Setting the scene (Crime Fiction)

Crime fiction is well-known for its contribution to the literature of place. Think of your favourite writer, and you will almost invariably link their work to a particular setting, whether it’s Donna Leon’s Venice, Peter Temple’s Victorian country towns or Sara Paretsky’s Chicago. Crime and geography seem to often go hand in hand.

The night air was thick and damp. As I drove south along Lake Michigan, I could smell rotting alewives like a faint perfume on the heavy air. Little fires shone here and there from late-night barbecues in the park. On the water a host of green and red running lights showed people seeking relief from the sultry air. On shore traffic was heavy, the city moving restlessly, trying to breathe. It was July in Chicago.

Sara Paretsky, Indemnity Only

Paretsky is writing in the tradition of hard-boiled detective fiction; like Chandler and Hammett, she sets her novels in the dark, grimy streets of American cities. Henning Mankell writes bleak, deeply unsettling crime novels from Sweden; claustrophobically small towns, icy tundras and silver birch forests are his settings. Ian Rankin, author of the Rebus series, shows his readers parts of Edinburgh that tourists never see while Donna Leon describes Venice in all its architectural beauty and grandeur, revealing the corruption and ugliness beneath the gilded surface.

I am interested in the emphasis given to setting and atmosphere in crime fiction; they seem to play such an integral part in the genre. I’m not sure why this is so, and I’d welcome comments on this. Do you have a favourite crime writer whose work is closely tied to a particular place? And why does this setting seem to be so important to their fiction?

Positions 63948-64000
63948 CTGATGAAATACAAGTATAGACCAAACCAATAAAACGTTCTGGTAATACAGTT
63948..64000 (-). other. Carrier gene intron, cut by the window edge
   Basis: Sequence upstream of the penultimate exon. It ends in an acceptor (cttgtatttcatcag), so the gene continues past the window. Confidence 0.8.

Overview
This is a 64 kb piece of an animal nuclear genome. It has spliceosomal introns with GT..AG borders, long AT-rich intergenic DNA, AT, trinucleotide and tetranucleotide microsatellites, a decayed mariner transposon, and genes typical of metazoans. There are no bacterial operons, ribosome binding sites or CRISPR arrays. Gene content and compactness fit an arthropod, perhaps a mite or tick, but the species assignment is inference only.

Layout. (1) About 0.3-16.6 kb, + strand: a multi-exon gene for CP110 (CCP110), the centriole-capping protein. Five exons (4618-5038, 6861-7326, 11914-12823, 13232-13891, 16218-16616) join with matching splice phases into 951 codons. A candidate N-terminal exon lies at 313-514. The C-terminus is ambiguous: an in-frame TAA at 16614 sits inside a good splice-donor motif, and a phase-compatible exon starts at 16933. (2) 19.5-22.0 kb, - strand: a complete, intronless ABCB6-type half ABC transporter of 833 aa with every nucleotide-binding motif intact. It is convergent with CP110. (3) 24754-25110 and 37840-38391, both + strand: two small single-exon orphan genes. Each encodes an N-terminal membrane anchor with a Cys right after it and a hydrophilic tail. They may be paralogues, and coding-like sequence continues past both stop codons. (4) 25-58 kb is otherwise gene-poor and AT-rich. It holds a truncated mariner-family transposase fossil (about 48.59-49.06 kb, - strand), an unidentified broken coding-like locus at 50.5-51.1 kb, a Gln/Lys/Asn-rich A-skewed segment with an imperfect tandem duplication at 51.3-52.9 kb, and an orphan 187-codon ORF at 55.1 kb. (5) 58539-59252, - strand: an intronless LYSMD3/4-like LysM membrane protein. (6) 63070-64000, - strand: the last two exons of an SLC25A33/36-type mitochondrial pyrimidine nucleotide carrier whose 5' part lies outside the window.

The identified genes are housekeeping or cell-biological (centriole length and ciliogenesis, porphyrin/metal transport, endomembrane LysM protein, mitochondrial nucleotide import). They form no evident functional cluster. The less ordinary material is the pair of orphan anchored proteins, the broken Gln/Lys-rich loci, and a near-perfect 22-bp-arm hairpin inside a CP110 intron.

1 Comment


One response to “Setting the scene (Crime Fiction)

  1. sdz

    Crime fiction isnt my favourite,but I agree with your comments about the way the location is integral to the plot in this genre. Really I read Donna Leon for the insight into Venice that is from the perspective of the residents rather than the usual tourist viewpoint [ how does his wife cook those amazing meals in the middle of the day and lecture at the university as well? :-)]. I loved Inspector Maigret novels for the same reason.I guess there are only so many plots you can use for a crime story, and often I find them rather repetitive, so I really need something more to make a satisfying read! If the writing is vivid and engaging, the locale can add the extra ‘spice’ to keep me reading to the end!
    [I now follow the rule that if any book doesn’t get me in its grip in the first three or so chapters, thats it!! – too many books, too little time!]